To give pain or sorrow to; to afflict; hence, to oppress or injure in one's rights; to bear heavily upon;—now commonly used in the passive, to be aggrieved. (verb)
Examples of word aggrieve
And they will continue to deeply aggrieve, and hinder, those who held them, and loved them, so dearly.
But since there's nothing at all wrong with the statute that requires him to perform the ministerial task he has so far petulantly avoided, and because his malfeasance has been used to aggrieve the lawfully appointed Burris, White should be harshly condemned at the very least.
Such an overwhelming catastrophe would certainly aggrieve the French, for they are a kindly-disposed nation.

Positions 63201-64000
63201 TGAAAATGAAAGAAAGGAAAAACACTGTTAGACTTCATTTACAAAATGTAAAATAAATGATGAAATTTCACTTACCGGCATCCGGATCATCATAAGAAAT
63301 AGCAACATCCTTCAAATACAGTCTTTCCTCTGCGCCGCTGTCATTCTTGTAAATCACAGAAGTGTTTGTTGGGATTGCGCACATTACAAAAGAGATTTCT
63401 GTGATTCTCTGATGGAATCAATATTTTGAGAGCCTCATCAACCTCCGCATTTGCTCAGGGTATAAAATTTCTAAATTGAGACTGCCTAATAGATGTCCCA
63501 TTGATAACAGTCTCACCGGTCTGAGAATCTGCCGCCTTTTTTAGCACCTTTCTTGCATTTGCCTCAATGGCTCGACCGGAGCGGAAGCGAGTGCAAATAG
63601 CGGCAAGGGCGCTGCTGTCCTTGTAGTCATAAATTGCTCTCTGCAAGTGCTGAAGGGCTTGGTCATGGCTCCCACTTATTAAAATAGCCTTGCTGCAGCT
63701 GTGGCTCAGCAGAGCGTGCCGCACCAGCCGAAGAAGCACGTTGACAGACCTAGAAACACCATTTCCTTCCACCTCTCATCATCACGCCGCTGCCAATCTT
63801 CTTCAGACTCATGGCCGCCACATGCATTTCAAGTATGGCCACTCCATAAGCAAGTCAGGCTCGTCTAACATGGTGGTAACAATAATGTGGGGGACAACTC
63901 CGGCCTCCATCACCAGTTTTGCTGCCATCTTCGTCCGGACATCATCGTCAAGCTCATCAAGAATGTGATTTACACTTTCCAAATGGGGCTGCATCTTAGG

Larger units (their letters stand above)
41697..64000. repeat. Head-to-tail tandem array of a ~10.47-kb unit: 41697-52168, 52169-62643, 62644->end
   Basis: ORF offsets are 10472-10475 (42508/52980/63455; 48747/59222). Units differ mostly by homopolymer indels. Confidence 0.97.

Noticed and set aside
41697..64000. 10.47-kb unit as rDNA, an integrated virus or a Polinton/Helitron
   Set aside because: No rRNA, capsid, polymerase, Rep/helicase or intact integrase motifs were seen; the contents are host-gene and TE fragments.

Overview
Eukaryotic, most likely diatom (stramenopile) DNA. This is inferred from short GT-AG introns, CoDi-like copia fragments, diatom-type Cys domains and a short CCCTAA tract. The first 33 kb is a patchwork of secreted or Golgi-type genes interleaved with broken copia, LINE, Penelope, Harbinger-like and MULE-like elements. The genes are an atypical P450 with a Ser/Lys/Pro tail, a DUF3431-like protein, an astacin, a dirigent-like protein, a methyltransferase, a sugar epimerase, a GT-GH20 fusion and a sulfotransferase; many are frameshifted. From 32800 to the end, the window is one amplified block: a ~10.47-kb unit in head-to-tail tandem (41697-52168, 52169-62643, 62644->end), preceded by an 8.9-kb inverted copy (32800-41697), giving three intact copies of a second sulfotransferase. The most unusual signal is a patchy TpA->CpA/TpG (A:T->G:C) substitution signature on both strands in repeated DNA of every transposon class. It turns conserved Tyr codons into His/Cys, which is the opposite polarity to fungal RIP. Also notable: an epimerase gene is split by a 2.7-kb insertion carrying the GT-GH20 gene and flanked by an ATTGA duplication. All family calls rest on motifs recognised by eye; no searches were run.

There will undoubtedly be a reflexive tendency for many long-serving Democrats to use their newfound power to aggrieve what they perceive as previous abuses by the other party.
We will not belong in a way that frees us of consequence; in the dawn of each new day we must aggrieve with our complicity.
Not so for the small-minded largely tenured bullies that make up the professionally sensitive and always aggrieve advocacy wing of the NCA.
Might not the Federation aggrieve the Klingons by impeding their expansion?
You cannot libel the dead and I do not see how you can insult the dead, either; it is in the nature of an insult that it should aggrieve the target.